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Friday, October 19, 2007

Poland's early parliamentary election of 2007

By Manuel Alvarez-Rivera, Puerto Rico

Voters in Poland head to the polls on Sunday, October 21, 2007 for a parliamentary election held two years ahead of schedule, following the collapse of Prime Minister Jaroslaw Kaczynski's right-wing coalition government last August.

Poland's bicameral Parliament is composed of an upper house, the 100-member Senate, and a lower house, the 460-seat Sejm. Bills must be passed by both houses before they can become law. However, in case of disagreement between the two houses, the Sejm has the final word. Members of the Sejm are elected by the largest average method of proportional representation - the D'Hondt rule - in multi-member constituencies, where political parties and electoral alliances submit lists of candidates. The lists are open, and voters indicate a preference for one candidate within a list. In order to take part in the distribution of Sejm seats, political parties must obtain at least five percent of the nationwide vote; for electoral alliances, the threshold is set at eight percent.

Meanwhile, members of the Senate are elected in multi-member constituencies - the voivodeships (provinces) of Poland, or subdivisions of these - by plurality voting. Each voter may choose as many candidates as there are seats to be filled, and the candidates obtaining the largest number of votes are elected to office.

Since the transition to democracy in 1989 after forty-two years of Communist rule, Poland has developed a highly fractious party system that has undergone frequent changes over the course of the years. Nonetheless, the main political parties can be broadly grouped in two categories: the right-of-center heirs to the tradition of Solidarity - which emerged in 1980 as the first independent trade union in Communist-dominated Eastern Europe - and the center-left, post-Communist parties which replaced the Polish United Workers' (Communist) Party and its political satellites.

Solidarity, which had been legalized in 1980, suppressed in 1981 and then restored in 1989 after round-table negotiations between the government and the opposition, swept the parliamentary elections held that year under a special arrangement that reserved the Communist Party and its allies a majority of seats in the Sejm. However, the United Peasants Party and the Democratic Party, which up to that point had been satellites of the Communists, broke with the party to join forces with Solidarity, and Tadeusz Mazowiecki, a prominent member of Solidarity, became Poland's (and Eastern Europe's) first non-communist head of government in more than four decades. His government pursued a policy of "shock therapy" reforms that rapidly established a booming market economy, but also brought about a drastic rise in unemployment.

Following the transition to democracy, Solidarity disintegrated into numerous factions that became separate parties. This turn of events was probably inevitable, inasmuch as the movement brought together diverse groups that were united in their opposition to the Communist government, but otherwise had little in common. In the 1990 presidential election, Prime Minister Mazowiecki ran against Solidarity leader Lech Walesa but finished in a surprisingly weak third place; Walesa was elected president in the runoff election, easily defeating Stanislaw Tyminski, a hitherto unknown émigré businessman who had unexpectedly arrived second in the first round of voting. In parliamentary elections held the following year under a system of unfettered proportional representation, no single party won more than one-eight of the vote, and a total of twenty-nine parties secured representation in the Sejm. During the next couple of years, Poland was ruled by a succession of short-lived, center-right coalition governments.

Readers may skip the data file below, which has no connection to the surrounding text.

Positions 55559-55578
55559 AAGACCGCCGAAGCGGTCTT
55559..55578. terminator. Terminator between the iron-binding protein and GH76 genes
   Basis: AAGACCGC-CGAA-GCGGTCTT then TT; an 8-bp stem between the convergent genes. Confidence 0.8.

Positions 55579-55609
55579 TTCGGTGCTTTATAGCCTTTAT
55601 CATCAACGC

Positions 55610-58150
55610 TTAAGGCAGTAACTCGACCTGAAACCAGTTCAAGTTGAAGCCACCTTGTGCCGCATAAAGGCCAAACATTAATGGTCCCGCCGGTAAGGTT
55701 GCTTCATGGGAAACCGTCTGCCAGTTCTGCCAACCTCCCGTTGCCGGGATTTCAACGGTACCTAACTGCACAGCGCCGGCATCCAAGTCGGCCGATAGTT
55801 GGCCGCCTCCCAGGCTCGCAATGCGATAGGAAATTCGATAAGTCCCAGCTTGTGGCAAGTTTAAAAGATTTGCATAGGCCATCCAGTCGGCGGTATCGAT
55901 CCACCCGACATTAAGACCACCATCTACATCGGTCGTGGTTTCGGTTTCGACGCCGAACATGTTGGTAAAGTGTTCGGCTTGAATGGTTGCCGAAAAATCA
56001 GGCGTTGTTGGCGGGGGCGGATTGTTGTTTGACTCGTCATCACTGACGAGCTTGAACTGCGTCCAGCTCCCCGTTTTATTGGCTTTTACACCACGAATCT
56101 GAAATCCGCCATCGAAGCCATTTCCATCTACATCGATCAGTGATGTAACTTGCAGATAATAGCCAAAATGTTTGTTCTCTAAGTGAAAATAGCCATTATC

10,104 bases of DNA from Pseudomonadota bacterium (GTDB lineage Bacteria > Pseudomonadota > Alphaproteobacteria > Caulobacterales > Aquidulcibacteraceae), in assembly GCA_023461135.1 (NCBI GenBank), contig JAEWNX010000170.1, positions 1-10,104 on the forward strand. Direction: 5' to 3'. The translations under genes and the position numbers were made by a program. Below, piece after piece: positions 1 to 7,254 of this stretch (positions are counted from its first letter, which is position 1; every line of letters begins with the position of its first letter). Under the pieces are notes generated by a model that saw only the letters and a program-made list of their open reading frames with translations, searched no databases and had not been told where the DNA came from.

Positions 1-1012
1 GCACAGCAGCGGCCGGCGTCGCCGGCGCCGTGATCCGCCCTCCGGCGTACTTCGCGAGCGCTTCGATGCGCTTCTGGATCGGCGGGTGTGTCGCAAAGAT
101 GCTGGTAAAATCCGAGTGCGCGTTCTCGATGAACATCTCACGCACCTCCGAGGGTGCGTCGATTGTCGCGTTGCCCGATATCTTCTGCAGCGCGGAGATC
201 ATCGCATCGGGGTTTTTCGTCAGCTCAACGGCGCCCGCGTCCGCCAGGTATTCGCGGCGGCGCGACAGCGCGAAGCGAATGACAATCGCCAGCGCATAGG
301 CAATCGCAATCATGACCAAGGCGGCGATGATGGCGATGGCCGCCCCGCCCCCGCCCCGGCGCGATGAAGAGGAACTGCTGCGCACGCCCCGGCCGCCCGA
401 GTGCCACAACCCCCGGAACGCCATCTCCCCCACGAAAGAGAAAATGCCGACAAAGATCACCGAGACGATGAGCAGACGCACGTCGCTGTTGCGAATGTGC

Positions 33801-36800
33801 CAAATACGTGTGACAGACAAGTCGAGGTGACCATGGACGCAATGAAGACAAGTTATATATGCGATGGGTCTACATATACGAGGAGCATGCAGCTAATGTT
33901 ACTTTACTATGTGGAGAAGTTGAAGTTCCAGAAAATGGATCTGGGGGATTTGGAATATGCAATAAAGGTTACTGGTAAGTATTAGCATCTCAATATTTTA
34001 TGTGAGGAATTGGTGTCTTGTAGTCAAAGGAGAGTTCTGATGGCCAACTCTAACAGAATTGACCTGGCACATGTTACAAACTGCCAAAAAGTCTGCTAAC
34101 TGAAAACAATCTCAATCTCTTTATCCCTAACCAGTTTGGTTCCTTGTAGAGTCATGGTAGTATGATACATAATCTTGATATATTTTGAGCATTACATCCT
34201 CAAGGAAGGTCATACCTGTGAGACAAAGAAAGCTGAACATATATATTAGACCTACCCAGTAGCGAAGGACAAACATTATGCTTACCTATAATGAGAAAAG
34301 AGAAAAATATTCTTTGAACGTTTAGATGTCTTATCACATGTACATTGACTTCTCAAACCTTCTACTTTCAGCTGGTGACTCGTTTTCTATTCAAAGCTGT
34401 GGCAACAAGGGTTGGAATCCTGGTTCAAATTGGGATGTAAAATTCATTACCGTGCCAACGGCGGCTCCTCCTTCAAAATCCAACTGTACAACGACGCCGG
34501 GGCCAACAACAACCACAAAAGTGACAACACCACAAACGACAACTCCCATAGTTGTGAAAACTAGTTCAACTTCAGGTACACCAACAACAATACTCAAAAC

For the 1993 parliamentary election, electoral thresholds were introduced to reduce parliamentary fragmentation - five percent for parties, eight percent for coalitions. The two major post-Communist parties - the Democratic Left Alliance (SLD) and the Polish Peasant Party (PSL) - ably exploited widespread discontent with the economic reforms introduced by previous Solidarity governments, and secured a large Sejm majority (303 of 460 seats) with only 35.8% of the vote - largely because the center-right Solidarity parties insisted on running separately in the election, and many of them failed to overcome the electoral barriers. As a result, only eight parties secured representation in the Sejm.

From 1993 to 2005, the center-right and the center-left alternated in power every four years. SLD and PLS ruled in coalition until 1997, when the center-right parties joined forces to establish the Solidarity Electoral Action (AWS) alliance, which won the largest number of seats in the parliamentary election held that year, and subsequently formed a coalition government with the Freedom Union (UW). Meanwhile, in the 1995 presidential election, SLD leader Aleksander Kwasniewski defeated incumbent Lech Walesa.

AWS remained in power until 2001, when SLD returned to power in coalition with PSL. Two new parties, the liberal Civic Platform (PO) and the populist-nationalist Law and Justice (PiS), along with the older, rural-based Self Defense (SRP) emerged as the main right-of-center opposition parties, while AWS was wiped out and lost its parliamentary representation.

However, the post-Communist parties were routed in the 2005 parliamentary election, in which PiS (headed by twin brothers Lech and Jaroslaw Kaczynski) and PO came in first and second place, respectively, with the following (Sejm) results: